Eric: Moroccan Music & GLBT Issues

July 15, 2010

Today we talked about music in our Moroccan Society & Culture class. Not traditional music, but rap music. Personally not a fan of rap, I found it interesting that rap is actually quite popular in Morocco. We were introduced to Don Bigg  (we watched a video about him), pioneer of Moroccan rap. A very politically active man, even though not associated with any political parties, Don Bigg raps about problems in Morocco in Moroccan Arabic—the first to do so. Like him, many Moroccan rappers use rap as a medium to send out a message: Moroccans should united as one and work together for the better future of the kingdom. Often their lyrics criticize the political situation or certain attitudes of Muslims. Religious groups have criticized them as bad influence on the minds of Moroccan youth, which only makes them even more popular.

We then went on to discuss Moroccans’ attitudes toward the gay and lesbian. The answer is quite straightforward: not tolerated. As the Qu’ran explicitly contains verses forbidding homosexuality, the kingdom doesn’t approve of the affection between same gender individuals. Obviously it still exists in Morocco, but it’s considered to be a taboo subject, and people just don’t talk about it. Our teacher told us that publicly displaying affection for individuals of the same sex could result in being arrested and sent to jail. How they actually execute this I have no idea. One important thing though: holding hands together on the street is not a sign of homosexuality. It merely means that the two people are very good friends, and holding hands is just a sign of friendship. A Moroccan gay organization known as “Kif Kif (“the same” in Moroccan Arabic) does exist, thought its founder is said to be abroad in Spain in fear for being arrested.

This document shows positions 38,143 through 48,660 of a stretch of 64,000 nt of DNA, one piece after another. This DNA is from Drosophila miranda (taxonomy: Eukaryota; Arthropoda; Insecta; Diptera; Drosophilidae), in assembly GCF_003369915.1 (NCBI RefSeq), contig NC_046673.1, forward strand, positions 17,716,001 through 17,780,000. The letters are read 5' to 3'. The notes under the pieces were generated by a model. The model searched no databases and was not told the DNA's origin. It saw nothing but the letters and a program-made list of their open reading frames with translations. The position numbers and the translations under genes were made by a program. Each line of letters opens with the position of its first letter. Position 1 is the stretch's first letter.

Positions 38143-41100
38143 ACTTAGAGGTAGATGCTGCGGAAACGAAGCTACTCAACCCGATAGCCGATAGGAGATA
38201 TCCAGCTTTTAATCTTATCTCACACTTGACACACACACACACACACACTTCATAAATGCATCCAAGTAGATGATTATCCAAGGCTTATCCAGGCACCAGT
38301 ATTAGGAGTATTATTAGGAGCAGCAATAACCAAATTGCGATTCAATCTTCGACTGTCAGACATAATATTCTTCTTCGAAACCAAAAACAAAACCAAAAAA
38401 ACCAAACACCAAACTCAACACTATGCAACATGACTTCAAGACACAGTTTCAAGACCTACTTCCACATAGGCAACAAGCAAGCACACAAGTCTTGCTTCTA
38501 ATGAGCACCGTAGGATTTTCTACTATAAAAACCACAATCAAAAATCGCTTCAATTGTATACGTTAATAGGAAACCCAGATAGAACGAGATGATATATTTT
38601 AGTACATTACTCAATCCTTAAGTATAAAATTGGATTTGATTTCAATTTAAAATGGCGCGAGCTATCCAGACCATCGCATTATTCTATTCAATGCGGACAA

Combining the two topics together, our teacher mentioned that just a month ago, Sir Elton John was invited to perform in Rabat. An internationally-acclaimed musician, Moroccans anticipated his arrival. Yet as more and more newspapers reported on his sexuality, the religious groups tried to stop him from coming (using the same argument mentioned above). He came anyway and was a big hit. The young people of Morocco really didn’t if he’s a homosexual or heterosexual—they just want to listen to his music. I guess this really is reflecting what Morocco is like: the younger generation, which is better educated and more tolerant to new ideas, is becoming the main voice of the public and the authorities and religious groups are trying to find a way to protect the traditional and conservative values, even though more and more radical ideas are challenging them. Who knows what will happen in 50 years?


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